Eagle County landfill eyes taking gas-drilling pit liners banned by Garfield County

Eagle County landfill eyes taking gas-drilling pit liners banned by Garfield County

Eagle County’s landfill manager is considering disposing of natural gas drilling pit liners that neighboring Garfield County stopped accepting two years ago because the massive, high-density polyethylene sheets are potentially toxic and too tough to handle.

The Eagle County landfill.

Eagle County, which is not a major oil and gas drilling county, has been accepting other E&P (exploration and production) waste since last year, including drill cuttings mixed with drilling mud, sediments from water pits and soil excavated from underneath the liners that may have been contaminated. All the drilling waste has been tested to ensure it meets state standards.

However, Garfield County – one of the most heavily drilled counties in the state – banned pit liners in July of 2009, citing tests showing the liners can be coated with sludge containing toxins such as benzene, a known human carcinogen. Companies have been taking liners to nearby Mesa County and facilities as far away as Utah.

“Some of the soil and stuff that’s come in I’ve actually handled some of that to see what kind of consistency it has,” Eagle County Solid Waste and Recycling Director Ken Whitehead said when asked last month about the liner issue. “It’s a lot like a dried sludge. But the liner stuff, that’s a different story.

“I want to research that, especially if some of that stuff has permeated the liner and it has potential to come out. I don’t know. Just based on what you’ve said, it’s something I need to take a harder look at.”

Pit liners became somewhat of a political hot potato after the state oil and gas regulatory agency, the Colorado Oil and Gas Conservation Commission (COGCC), passed a rule prohibiting the on-site disposal of the liners near the drilling pad when it revised its drilling regulations in 2009. Some companies have had success recycling the liners but still fought to overturn the rule. Now the industry has backed off its opposition to the new rule.

The liners are required in holding pits that store chemically tainted water which comes to the surface during drilling or that’s pumped into the well during the controversial hydraulic fracturing process. The liners, meant to keep the water from leaking into groundwater supplies, are large and very unwieldy to deal with – sometimes requiring shredding for optimum disposal.

Eagle County Commissioner Jon Stavney said there has been some public concern voiced about accepting drilling waste at the county landfill near Wolcott, with people worried “like it’s Yucca Mountain” – the nuclear waste disposal site in Nevada.

“It’s really a lot more mundane than that for us,” Stavney said. “The good news for us is that as construction waste went significantly down over the last couple of years, (E&P waste) just really helped fill a great gap for us. But people get real worked up about it.”

Stavney said other forms of mining and excavation waste disposed of at the landfill are similar or even worse than E&P waste in terms of toxicity, but that everything is tested and disposed of according to state standards.

“We took the waste from underneath the B&B Gravel Pit [in Edwards] as well, and I would make the argument that it’s probably just as bad, although it’s not as political,” Stavney said.

Barbara Christopher, a resident of Eagle County for more than 40 years, said she’s worried about the spillover impacts from oil and gas drilling in neighboring Garfield County.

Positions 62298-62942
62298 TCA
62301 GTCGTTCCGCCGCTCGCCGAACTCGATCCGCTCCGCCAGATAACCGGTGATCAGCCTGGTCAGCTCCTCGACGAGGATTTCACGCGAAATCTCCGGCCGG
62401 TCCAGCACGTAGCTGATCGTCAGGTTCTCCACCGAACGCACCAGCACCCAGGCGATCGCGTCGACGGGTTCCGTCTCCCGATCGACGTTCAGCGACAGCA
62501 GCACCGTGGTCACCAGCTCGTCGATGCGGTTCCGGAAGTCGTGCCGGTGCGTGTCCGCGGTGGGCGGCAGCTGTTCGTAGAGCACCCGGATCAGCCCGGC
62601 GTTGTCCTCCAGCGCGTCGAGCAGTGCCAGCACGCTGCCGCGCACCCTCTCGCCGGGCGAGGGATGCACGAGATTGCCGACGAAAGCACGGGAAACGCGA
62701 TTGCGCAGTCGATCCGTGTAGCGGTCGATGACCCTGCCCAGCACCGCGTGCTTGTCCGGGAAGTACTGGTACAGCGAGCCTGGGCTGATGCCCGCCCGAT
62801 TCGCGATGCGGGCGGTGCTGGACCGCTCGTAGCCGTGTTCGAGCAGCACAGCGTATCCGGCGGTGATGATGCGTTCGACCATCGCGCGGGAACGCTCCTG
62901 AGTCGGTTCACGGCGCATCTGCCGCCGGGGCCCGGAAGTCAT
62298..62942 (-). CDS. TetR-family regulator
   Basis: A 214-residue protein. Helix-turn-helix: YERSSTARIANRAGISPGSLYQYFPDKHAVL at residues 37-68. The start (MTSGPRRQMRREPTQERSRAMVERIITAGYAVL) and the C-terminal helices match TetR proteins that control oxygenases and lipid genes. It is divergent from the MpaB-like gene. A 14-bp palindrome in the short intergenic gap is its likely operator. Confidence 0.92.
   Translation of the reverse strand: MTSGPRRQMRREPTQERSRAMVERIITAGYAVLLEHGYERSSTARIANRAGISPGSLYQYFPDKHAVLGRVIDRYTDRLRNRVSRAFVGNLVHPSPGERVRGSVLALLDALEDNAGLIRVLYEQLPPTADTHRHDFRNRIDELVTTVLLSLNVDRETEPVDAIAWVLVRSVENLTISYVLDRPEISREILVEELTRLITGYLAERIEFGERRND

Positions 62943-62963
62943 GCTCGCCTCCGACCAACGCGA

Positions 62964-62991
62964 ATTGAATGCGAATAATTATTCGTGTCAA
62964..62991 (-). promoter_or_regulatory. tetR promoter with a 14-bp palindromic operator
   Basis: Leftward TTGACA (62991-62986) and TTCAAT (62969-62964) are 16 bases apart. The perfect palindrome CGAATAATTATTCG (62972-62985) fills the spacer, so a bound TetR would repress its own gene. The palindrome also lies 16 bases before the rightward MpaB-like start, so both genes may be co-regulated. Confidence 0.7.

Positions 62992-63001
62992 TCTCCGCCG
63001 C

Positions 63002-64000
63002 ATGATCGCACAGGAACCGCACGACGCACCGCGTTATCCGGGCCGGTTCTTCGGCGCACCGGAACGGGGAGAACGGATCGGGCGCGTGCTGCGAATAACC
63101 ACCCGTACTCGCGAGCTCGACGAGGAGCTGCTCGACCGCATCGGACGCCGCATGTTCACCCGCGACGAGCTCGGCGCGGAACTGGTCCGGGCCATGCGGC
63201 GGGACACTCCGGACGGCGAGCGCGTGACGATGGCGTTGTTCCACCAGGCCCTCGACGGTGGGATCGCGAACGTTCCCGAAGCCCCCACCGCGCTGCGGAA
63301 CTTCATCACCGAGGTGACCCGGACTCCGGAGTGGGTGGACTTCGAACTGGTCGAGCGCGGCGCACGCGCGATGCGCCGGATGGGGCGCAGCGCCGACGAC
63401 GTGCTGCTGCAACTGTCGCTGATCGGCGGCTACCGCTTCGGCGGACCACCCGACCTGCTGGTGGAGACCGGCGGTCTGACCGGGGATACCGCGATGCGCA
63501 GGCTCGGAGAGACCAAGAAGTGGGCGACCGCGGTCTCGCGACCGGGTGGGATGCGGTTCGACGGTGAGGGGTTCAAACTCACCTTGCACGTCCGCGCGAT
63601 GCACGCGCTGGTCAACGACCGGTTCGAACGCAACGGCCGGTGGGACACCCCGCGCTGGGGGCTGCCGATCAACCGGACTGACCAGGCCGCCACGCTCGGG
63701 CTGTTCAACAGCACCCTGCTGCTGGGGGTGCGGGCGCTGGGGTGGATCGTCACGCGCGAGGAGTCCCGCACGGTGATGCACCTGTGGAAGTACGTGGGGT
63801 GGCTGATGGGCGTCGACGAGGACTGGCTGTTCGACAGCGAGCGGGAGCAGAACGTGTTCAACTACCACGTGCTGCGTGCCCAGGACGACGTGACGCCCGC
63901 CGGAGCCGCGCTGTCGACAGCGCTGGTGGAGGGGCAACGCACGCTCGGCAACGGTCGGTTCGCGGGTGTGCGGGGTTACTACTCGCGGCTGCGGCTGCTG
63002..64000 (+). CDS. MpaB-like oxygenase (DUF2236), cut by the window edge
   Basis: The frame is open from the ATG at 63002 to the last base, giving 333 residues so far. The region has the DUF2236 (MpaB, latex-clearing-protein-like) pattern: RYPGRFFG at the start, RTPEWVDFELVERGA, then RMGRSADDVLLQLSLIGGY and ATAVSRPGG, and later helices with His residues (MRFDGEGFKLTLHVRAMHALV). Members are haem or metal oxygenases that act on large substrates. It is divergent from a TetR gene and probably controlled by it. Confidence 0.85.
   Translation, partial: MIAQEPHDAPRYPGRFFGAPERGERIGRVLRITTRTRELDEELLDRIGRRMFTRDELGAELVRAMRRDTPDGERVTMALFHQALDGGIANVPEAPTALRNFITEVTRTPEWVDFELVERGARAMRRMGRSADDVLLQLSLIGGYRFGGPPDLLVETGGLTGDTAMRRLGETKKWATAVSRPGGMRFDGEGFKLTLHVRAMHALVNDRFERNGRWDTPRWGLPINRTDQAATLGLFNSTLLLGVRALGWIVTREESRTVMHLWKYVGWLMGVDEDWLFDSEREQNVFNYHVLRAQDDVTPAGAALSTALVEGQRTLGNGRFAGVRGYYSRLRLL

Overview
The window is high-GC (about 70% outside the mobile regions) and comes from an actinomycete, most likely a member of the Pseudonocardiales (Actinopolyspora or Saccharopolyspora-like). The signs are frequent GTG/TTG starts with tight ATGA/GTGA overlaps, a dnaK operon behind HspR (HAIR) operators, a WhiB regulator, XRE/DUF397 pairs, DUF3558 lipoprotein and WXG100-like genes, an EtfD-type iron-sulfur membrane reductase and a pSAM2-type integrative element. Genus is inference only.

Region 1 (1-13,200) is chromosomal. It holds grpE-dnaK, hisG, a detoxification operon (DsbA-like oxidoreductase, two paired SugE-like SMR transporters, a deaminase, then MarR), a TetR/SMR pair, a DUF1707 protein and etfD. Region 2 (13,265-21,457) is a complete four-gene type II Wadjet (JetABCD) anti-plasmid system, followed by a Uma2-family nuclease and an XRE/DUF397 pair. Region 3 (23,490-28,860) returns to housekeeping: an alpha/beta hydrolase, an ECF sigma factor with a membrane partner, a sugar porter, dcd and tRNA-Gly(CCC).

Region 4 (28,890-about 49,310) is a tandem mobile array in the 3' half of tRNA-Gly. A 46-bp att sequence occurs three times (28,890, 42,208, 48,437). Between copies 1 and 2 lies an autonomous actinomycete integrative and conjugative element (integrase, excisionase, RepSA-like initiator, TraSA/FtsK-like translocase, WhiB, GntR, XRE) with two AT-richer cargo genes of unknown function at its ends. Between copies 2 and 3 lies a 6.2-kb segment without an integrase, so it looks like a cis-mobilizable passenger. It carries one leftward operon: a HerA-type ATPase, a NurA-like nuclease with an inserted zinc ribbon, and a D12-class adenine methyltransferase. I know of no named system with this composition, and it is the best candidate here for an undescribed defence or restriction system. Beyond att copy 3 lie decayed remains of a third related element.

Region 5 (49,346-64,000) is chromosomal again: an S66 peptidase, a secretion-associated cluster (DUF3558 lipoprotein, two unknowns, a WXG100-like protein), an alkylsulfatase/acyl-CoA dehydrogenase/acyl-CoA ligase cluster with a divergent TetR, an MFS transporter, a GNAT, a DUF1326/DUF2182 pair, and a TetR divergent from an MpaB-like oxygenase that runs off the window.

“The average person in Eagle County, what does that mean to have that stuff go into the dump down in Wolcott and how will it impact the Colorado River, because it’s so very, very close to us,” Christopher said. “I think Eagle County should have been more aware of this even when it was exclusively Garfield County’s problem. To have our heads in the sand over this is really remarkable. It’s only 60 miles away.”

Right now, all the E&P waste being accepted in Eagle County comes from one company, Denver-based Antero Resources. Involved in drilling operations in the Silt Mesa subdivision and other Garfield County locations, Antero also has proposed a controversial 200-well drilling plan in the Battlement Mesa community. That project sparked an aborted health impact assessment to evaluate the air and water quality risks in the retirement community of more than 5,000.

Antero also has been targeted by the New York law firm that handled the massive class action lawsuit brought by cleanup workers at Ground Zero in New York City.

Whitehead said the loads of E&P waste coming in from Antero are all undergoing a battery of tests on a “single-delivery” basis — not just the profiling that’s sometimes conducted for multiple loads — and that it all meets strict Colorado Department of Public Health and Environment (CDPHE) standards.

Stavney said upping the ante to take pit liners is something all three county commissioners would have to ultimately decide. The decision to take E&P waste was made by the previous solid waste director.

“I think there was just some prudent cash flow in taking what we have taken so far, but I’m definitely making a note here and it’s my opinion that if we were to decide to do that [consider taking pit liners], it would be a commissioner-level decision,” Stavney said.

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About the Author

David O. Williams

is an award-winning reporter who has covered energy, environmental and political issues for years. His work has appeared in the New York Times, Chicago Tribune and Denver Post. He's founder of Real Vail
and Real Aspen.

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